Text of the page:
Wazana explains: “We developed a very extensive technology that allows us to automate and collect pretty much anywhere in North America and bring it in. I think collecting empties is only going to get more sophisticated. I think what we’ve done differently in WBI is we put in quite a bit of money to have really sophisticated technology to help collect empties.”

    Another online empties facility is the empties.com site that has morphed into an Ebay style auction service. Forrest adds: “It is not uncommon for empty cartridges to fetch up to $7. People don’t think of empties as being valuable but there’s actually a world market for them.”

    This has become such a hot topic that there is even a market in home user DIY refill kits.

    Lying somewhere between the cost of an OEM inkjet cartridge and a refilled inkjet cartridge, the kits supply the home user with the necessary tools to get into the cartridge, drill a hole in it and then refill by injecting ink through a syringe. Despite being stocked heavily in some computer retail stores, the kits appear to fail the all important user-friendly test.

    Wazana explains: “Refill kits are very profitable but you don’t get customer loyalty with them. The people who sell it make money, but I don’t think that there’s a lot of reorder business. I think people try it once, they either love it or they’re going to hate it with a passion because it leaked, or they got dirty.”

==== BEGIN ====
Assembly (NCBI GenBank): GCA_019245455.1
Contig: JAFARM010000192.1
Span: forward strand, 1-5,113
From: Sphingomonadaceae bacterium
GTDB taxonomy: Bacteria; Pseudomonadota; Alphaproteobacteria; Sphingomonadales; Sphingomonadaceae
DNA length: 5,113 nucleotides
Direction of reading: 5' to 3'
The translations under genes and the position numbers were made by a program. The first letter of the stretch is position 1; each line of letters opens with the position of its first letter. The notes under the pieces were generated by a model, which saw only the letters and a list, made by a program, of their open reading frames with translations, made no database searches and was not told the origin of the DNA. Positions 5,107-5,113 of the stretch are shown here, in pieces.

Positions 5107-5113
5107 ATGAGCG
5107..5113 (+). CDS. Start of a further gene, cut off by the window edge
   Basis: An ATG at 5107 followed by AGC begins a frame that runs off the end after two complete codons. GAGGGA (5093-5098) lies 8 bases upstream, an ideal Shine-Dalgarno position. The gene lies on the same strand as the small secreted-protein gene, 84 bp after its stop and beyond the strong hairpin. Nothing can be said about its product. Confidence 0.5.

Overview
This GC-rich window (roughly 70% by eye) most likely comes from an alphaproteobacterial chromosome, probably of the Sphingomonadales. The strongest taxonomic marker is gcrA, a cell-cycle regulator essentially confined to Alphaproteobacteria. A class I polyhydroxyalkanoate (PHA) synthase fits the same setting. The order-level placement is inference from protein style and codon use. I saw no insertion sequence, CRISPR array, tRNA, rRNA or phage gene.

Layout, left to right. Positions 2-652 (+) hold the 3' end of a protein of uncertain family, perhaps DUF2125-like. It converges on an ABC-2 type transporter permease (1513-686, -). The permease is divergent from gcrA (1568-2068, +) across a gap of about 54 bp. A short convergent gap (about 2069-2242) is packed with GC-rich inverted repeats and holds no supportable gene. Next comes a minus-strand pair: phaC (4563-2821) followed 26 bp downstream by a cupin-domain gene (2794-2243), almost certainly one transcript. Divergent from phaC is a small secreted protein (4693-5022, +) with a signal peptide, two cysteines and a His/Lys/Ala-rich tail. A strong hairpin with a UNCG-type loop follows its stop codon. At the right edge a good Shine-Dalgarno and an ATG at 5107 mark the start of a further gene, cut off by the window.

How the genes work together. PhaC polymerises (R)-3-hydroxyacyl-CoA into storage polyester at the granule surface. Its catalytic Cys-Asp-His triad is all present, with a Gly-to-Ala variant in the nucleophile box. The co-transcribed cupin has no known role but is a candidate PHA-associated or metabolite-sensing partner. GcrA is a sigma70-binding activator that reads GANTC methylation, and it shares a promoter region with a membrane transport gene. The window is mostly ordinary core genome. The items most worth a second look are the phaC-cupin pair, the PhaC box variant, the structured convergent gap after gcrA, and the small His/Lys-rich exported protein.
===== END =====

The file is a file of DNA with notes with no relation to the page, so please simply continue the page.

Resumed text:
According to Lyra Research, refilled cartridges are hitting Lexmark less than other OEMs such as Hewlett-Packard, Canon and Epson as its cartridge design makes them more difficult to fill.


    Lyra’s figures show that the market has an 8% penetration on Lexmark ink cartridges, 20% on Canon and 27% on Epson. So where is the latest tussle between OEMs and the aftermarket likely to end up?

    Forrest says: “The aftermarket always figures a way around things such as patents and whatever the OEMs do to make it difficult. They figure out a way to open up cartridges that have been ultrasonically welded and they’re very clever people.”

    At the moment, OEMs are comforting themselves with the fact that refilled cartridges do not have comparable quality to their original product. Wazana agrees that the quality of aftermarket cartridges have to improve to enable it to make the advanced penetration of remanufactured toner cartridges.

    He says: “I think that there is still much more room for technology and improvement on refilled inkjet cartridges. I don’t think that today’s refilled inkjets are as good as OEMs’ in terms of failure rates and performance. There is still much more room for improvement.”

    Nevertheless, recent Lyra surveys suggest that mid to large companies are broadly happy with the quality with 80% stating that the quality was equal to that of the OEMs. Ultimately, it would seem likely that an element of co-existence may have to occur as cartridges can only generally be safely refilled around two or three times before fresh empties are needed. Wazana explains: “We’ve a really interesting relationship with OEMs. If you look at HP for example, we are relying on their empties. They are your lifeline. If you suddenly had 70% penetration and HP sold only 20% of the market, it’s self-correcting – you don’t have the empties. We can only max out at a certain percentage. It’s like a baby with an umbilical chord. We can grow so much as they feed us.”

    The cat and mouse game between remanufacturers and OEMs will go on as the refills market continues to profit despite running on empties.